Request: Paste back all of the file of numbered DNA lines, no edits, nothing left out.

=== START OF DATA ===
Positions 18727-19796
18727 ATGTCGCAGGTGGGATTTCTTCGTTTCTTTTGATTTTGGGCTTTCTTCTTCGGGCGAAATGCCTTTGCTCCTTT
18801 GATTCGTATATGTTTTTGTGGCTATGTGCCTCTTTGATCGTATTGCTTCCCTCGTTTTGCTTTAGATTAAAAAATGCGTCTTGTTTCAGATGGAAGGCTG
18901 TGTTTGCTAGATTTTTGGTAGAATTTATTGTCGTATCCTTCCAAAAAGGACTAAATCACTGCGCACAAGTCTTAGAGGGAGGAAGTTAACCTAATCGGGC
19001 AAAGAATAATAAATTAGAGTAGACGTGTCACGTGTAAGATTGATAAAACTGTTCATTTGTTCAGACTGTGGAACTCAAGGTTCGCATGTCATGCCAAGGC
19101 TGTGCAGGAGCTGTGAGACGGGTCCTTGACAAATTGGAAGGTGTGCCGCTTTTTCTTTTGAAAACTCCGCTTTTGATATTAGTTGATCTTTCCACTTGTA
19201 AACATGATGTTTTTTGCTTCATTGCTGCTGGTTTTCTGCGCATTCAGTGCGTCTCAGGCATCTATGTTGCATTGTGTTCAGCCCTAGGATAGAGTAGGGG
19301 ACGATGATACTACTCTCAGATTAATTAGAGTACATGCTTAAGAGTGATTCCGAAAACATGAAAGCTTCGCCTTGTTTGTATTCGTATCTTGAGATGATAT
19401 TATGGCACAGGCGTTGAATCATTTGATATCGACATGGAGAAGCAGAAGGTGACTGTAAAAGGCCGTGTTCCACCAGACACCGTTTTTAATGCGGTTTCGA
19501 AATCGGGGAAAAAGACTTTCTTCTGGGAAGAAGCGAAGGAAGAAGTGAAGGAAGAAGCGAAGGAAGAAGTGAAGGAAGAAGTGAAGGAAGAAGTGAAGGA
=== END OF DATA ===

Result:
Positions 18727-19796
18727 ATGTCGCAGGTGGGATTTCTTCGTTTCTTTTGATTTTGGGCTTTCTTCTTCGGGCGAAATGCCTTTGCTCCTTT
18801 GATTCGTATATGTTTTTGTGGCTATGTGCCTCTTTGATCGTATTGCTTCCCTCGTTTTGCTTTAGATTAAAAAATGCGTCTTGTTTCAGATGGAAGGCTG
18901 TGTTTGCTAGATTTTTGGTAGAATTTATTGTCGTATCCTTCCAAAAAGGACTAAATCACTGCGCACAAGTCTTAGAGGGAGGAAGTTAACCTAATCGGGC
19001 AAAGAATAATAAATTAGAGTAGACGTGTCACGTGTAAGATTGATAAAACTGTTCATTTGTTCAGACTGTGGAACTCAAGGTTCGCATGTCATGCCAAGGC
19101 TGTGCAGGAGCTGTGAGACGGGTCCTTGACAAATTGGAAGGTGTGCCGCTTTTTCTTTTGAAAACTCCGCTTTTGATATTAGTTGATCTTTCCACTTGTA
19201 AACATGATGTTTTTTGCTTCATTGCTGCTGGTTTTCTGCGCATTCAGTGCGTCTCAGGCATCTATGTTGCATTGTGTTCAGCCCTAGGATAGAGTAGGGG
19301 ACGATGATACTACTCTCAGATTAATTAGAGTACATGCTTAAGAGTGATTCCGAAAACATGAAAGCTTCGCCTTGTTTGTATTCGTATCTTGAGATGATAT
19401 TATGGCACAGGCGTTGAATCATTTGATATCGACATGGAGAAGCAGAAGGTGACTGTAAAAGGCCGTGTTCCACCAGACACCGTTTTTAATGCGGTTTCGA
19501 AATCGGGGAAAAAGACTTTCTTCTGGGAAGAAGCGAAGGAAGAAGTGAAGGAAGAAGCGAAGGAAGAAGTGAAGGAAGAAGTGAAGGAAGAAGTGAAGGA